Ray Paulick<br>Editor-in-Chief

Ray Paulick

Meet the New Boss

Some people may have been surprised to see a relatively unknown 18-year-old jockey aboard Jazil in the June 10 Belmont Stakes (gr. I)-but they shouldn't have been.

The horse's owner, Sheikh Hamdan, a member of Dubai's ruling family, is a man of commitment and loyalty. Young Fernando Jara knew Jazil and rode him well, the sheikh reasoned, and there was no reason to cast him aside, no matter who else was available.

That loyalty paid off in spades when Jara kept his cool after losing his stirrup coming out of the gate, then guiding Jazil to a last-to-first victory in the classic race where riding experience is supposed to mean the most.

You can ask Rick Nichols, the vice president and general manager of Shadwell Farm for 21 years, about Sheikh Hamdan's loyalty. Nichols might tell the story of a farm worker who was killed in an accident away from the farm a number of years ago. When Sheikh Hamdan learned of the death of the man, who left a wife and two young boys behind, he told Nichols: "Be sure the family is taken care of, that those boys never are in want of anything. Make sure they have an opportunity to get a good education. We'll take the place of their father."

Similarly, when trainer Kiaran McLaughlin was training privately for Sheikh Hamdan in Dubai and was diagnosed with multiple sclerosis in 1998, "The boss got him to the Mayo Clinic," Nichols said. "I don't know how he did it, but he got him there right away."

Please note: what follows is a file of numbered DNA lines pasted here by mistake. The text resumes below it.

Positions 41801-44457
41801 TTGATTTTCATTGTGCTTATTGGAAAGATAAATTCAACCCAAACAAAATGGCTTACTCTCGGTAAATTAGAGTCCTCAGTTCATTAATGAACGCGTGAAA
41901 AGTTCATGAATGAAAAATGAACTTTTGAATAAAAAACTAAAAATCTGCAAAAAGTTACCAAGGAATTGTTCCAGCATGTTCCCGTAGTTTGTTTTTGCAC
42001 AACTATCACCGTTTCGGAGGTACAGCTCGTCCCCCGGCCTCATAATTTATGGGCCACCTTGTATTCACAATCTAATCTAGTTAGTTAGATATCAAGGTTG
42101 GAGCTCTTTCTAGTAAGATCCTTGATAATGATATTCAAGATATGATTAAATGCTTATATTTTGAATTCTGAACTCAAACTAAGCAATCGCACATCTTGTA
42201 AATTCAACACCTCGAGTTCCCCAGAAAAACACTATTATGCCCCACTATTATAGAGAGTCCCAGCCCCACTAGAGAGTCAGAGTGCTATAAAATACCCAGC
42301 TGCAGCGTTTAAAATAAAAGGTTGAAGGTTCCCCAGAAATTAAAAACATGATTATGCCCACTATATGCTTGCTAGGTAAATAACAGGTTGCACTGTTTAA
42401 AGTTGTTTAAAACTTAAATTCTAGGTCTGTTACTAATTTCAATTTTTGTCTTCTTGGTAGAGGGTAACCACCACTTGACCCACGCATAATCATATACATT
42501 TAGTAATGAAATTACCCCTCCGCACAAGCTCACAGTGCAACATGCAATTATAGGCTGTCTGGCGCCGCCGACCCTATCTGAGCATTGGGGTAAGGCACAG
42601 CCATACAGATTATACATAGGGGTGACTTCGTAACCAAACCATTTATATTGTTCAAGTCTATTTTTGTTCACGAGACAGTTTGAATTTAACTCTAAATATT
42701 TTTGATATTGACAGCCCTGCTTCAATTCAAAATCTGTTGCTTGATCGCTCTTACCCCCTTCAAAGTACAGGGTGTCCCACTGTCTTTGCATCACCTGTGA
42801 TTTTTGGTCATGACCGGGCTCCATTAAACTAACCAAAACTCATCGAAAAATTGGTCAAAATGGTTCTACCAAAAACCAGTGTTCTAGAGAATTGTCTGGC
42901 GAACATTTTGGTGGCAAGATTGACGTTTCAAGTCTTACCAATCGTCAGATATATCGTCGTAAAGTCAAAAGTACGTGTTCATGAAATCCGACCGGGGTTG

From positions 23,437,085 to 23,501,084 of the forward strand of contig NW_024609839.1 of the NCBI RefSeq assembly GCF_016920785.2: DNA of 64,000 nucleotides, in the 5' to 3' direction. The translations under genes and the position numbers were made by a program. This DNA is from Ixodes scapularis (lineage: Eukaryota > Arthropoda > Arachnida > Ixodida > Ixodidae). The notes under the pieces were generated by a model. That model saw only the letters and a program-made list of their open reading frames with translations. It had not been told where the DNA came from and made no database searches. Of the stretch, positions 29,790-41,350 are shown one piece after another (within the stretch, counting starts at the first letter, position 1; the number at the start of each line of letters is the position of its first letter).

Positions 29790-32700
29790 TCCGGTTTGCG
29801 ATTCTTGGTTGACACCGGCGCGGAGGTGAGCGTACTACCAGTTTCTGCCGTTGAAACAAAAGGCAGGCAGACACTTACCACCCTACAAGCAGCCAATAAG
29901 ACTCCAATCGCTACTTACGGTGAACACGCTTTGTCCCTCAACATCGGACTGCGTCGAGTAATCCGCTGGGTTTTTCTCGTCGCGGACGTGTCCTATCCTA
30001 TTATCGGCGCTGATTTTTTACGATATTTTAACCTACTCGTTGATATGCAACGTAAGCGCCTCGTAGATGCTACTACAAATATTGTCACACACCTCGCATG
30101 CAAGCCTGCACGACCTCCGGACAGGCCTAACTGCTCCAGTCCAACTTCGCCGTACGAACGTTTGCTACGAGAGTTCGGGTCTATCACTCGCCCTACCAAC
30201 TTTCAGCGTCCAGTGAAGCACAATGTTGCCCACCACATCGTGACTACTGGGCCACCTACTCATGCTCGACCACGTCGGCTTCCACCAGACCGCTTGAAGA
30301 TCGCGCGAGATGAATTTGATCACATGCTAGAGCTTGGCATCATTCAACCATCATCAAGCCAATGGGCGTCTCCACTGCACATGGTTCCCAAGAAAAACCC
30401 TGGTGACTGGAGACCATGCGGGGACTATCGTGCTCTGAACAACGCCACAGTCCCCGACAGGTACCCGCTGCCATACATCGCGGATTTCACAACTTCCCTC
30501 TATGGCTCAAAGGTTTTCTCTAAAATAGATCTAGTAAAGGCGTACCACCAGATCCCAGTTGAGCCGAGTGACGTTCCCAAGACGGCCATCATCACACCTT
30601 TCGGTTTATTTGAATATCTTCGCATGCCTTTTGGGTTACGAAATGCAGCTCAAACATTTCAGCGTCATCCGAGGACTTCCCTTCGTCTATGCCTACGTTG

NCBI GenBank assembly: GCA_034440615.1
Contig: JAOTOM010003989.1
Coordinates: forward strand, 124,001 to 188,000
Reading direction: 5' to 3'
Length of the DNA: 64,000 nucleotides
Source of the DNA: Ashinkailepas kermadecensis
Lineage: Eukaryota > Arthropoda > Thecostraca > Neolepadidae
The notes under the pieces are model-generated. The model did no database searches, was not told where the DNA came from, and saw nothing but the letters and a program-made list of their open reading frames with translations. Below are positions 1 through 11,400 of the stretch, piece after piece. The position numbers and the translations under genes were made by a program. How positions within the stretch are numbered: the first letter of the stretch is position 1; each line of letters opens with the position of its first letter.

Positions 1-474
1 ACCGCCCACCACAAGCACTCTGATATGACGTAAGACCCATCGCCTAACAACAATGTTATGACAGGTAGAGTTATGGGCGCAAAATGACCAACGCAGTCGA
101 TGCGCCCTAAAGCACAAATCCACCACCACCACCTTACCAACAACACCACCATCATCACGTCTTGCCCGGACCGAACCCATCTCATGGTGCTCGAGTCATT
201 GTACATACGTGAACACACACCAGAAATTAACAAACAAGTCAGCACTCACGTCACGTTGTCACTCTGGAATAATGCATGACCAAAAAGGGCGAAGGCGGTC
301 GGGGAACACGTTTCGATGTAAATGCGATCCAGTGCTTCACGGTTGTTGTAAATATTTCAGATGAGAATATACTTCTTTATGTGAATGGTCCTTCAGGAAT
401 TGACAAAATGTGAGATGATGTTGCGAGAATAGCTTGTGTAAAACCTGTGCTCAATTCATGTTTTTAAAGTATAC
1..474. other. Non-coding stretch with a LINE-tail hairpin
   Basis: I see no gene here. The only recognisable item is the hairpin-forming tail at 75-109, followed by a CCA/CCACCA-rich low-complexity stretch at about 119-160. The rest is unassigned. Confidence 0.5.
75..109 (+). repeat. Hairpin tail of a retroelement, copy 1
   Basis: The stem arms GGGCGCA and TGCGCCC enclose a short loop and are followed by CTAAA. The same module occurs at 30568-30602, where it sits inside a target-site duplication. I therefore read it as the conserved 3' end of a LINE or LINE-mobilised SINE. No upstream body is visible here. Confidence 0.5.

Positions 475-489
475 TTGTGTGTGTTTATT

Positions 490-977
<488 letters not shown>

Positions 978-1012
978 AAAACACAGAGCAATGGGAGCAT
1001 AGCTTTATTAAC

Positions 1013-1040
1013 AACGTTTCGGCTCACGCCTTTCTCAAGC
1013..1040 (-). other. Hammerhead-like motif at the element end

More than that, Nichols said, when McLaughlin was having physical difficulties in the early stages of the disease, Sheikh Hamdan supported him by sending him more horses. "Even after Kiaran left direct employment for Sheikh Hamdan," Nichols said, "there was no question that he would be our main trainer in the United States."
Sheikh Hamdan's commitment to his horses is just as strong. "A lot of people think we operate with an open checkbook, but we don't," Nichols said. "But if there is a need for something, he always asks me one thing: to take the absolute best care of his horses possible. You explain it and if there is a good reason, he'll support you on it."

He's a businessman, too. A good part of his racing stable's expansion into American racing is a desire by Sheikh Hamdan to improve the farm's stallion roster. He understands American breeders of the 21st century are not as interested as their predecessors were in breeding mares to champion turf horses from Europe, which is where the sheikh has had his greatest success over the last 20 years.

"We've got to develop stallions here," Nichols said. "That's why he's leaving us nice colts with good pedigrees. He wants to support Shadwell. He loves this farm, and he knows the best way to succeed is to develop the stallion end of the business."

During Sheikh Hamdan's annual visits to Shadwell in September, Nichols said, "He loves getting in the truck after dinner and going out to look at the mares and babies. He must have a photographic memory. He'll see a mare and know who it is, who trained her, what races she's won, and how her foals have done. How he does it, I just don't know.

"It's not like that's all he has to do. He is the deputy minister of Dubai. His plate is full. He works very, very hard. There are times he'll call me and I'll notice it's two o'clock in the morning over there and he'll say they are just finishing up with things.

"He is an unbelievable man to work for. Sometimes he's like a brother. Sometimes he's like a father figure to me. But he's always the boss."